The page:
Even if a company is satisfied with its current program, today's expanded versions offer better service and support and enhanced card spend reporting capabilities and may merit a look. Heavy competition has served as a catalyst for issuers to work with companies to create custom card programs that drive greater operational efficiencies and provide cost savings. Organizations should see it as an opportunity to help improve the performance of their business.

T&R: If a company finds its program lacking or in need of an upgrade, what should be the next step?
Byrne: Companies should contact a card payment provider to schedule a consultation that will give them a better understanding of how their current program compares to solutions offered by other providers. MasterCard has worked closely with companies to help identify key areas of consideration for determining if going out to bid makes good business sense, but other card providers offer similar services. A good start for a company is to conduct a benchmarking session of their own program. For example, the MasterCard Purchase Optimizer is an online survey about your current card programs that is easy to use and takes just about 30 minutes of your time. When all the details of your payment card program are input, The MasterCard Purchase Optimizer performs an instant analysis and provides you with a customized report with actionable recommendations. The Purchase Optimizer can be accessed at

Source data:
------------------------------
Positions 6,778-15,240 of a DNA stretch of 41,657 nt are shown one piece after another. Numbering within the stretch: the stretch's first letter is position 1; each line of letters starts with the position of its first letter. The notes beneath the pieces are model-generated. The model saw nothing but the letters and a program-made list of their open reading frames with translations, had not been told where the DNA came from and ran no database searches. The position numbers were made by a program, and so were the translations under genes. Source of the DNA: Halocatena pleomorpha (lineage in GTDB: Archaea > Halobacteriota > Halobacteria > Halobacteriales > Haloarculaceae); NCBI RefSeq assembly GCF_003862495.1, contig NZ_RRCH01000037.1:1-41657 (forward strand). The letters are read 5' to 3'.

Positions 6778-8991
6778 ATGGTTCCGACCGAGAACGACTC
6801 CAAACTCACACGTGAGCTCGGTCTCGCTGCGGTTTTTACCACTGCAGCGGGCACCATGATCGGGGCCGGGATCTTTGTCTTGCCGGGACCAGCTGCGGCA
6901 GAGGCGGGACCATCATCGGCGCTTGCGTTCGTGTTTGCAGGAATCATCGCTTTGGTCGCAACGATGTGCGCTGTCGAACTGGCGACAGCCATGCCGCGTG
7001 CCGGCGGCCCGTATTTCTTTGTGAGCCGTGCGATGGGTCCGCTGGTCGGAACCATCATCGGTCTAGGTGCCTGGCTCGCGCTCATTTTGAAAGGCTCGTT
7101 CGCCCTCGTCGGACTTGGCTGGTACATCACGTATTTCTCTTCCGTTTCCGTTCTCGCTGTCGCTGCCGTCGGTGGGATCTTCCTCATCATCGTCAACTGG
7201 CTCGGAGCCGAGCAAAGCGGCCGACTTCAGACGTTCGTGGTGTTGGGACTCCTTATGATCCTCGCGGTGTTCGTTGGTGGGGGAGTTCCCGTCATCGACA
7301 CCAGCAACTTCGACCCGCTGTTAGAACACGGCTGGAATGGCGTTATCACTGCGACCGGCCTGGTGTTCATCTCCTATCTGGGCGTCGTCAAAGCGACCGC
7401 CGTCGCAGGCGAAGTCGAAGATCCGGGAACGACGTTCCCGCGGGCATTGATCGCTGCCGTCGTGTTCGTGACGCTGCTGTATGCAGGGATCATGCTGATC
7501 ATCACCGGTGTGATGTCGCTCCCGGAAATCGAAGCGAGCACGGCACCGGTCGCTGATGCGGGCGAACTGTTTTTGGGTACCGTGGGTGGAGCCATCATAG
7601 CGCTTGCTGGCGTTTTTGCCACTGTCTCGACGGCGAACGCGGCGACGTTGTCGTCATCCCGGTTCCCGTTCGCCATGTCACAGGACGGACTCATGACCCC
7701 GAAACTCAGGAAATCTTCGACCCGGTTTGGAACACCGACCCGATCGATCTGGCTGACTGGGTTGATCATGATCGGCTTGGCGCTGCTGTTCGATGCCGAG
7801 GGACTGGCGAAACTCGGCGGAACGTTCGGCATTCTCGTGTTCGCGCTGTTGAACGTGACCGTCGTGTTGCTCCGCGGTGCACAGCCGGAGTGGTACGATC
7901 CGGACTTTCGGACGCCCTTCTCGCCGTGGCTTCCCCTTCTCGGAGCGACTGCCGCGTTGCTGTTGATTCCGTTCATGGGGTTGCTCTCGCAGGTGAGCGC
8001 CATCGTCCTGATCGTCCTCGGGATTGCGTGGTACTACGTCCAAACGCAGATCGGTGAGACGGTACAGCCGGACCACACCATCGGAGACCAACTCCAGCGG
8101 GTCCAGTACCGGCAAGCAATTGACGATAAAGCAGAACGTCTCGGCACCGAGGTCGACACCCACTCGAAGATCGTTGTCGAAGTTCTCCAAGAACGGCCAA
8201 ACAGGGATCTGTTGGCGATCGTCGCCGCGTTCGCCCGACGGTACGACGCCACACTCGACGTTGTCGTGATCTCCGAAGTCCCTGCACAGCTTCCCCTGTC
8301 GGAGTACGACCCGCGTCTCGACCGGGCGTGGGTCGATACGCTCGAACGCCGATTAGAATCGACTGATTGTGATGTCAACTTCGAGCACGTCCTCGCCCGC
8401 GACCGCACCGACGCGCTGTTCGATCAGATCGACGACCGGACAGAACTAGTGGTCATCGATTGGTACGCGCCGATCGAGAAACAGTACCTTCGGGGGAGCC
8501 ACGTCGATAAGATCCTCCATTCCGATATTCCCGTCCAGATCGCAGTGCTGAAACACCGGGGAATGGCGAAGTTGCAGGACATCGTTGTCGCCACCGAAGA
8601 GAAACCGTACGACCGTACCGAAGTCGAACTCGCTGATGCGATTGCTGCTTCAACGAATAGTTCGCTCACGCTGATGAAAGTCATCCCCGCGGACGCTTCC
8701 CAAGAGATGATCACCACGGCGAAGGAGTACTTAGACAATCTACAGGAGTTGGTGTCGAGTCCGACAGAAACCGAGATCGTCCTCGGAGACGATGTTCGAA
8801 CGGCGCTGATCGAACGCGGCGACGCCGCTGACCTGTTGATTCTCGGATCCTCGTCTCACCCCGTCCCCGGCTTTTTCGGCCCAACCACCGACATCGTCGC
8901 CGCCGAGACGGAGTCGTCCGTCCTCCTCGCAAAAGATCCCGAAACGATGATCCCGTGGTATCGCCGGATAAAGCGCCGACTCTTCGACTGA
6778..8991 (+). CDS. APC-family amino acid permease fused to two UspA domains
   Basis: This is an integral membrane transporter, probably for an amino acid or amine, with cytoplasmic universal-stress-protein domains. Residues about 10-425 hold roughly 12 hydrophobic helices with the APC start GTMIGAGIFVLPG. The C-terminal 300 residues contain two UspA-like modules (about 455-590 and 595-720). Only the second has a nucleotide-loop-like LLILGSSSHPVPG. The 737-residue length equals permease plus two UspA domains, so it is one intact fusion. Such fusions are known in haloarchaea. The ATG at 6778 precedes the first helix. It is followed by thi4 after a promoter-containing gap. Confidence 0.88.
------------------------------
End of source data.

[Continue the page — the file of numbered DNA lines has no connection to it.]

T&R: Are commercial card conversions necessarily disruptive for companies?
Byrne: The common misconception that the conversion process is a behemoth and expensive often prevents organizations from engaging in one. But the fact is, converting card portfolios is a simple process that can quickly deliver a large return. New technologies have eased the conversion process by standardizing and automating many of the practices that surround it.

T&R: What kinds of best practices should you consider embracing in any conversion effort?

Byrne: To simplify the migration from one card issuer to another, it is important to create a project plan that the company can follow from initiation to implementation. This will help keep costs low and the process streamlined. The following are recommended best practices for fluid conversions:

  • Make conversion practices a selection criterion. Obtain detailed information about the new providers' conversion procedures and capabilities.
  • Request a detailed project plan. Make sure the project plan is not a sample, but is tailored specifically to your organization and meets your expectations and timelines.
  • Make the most of your records review process. Expand your records review process to employee and supplier records for preferred status, making sure details are cross-referenced with Accounts Payable and Purchasing.
  • Ensure procedures are in place for transition exceptions. There are likely to be transaction disputes in any process once the old accounts are closed. Establish rules and procedures for handling such disputes with your current provider before making the switch.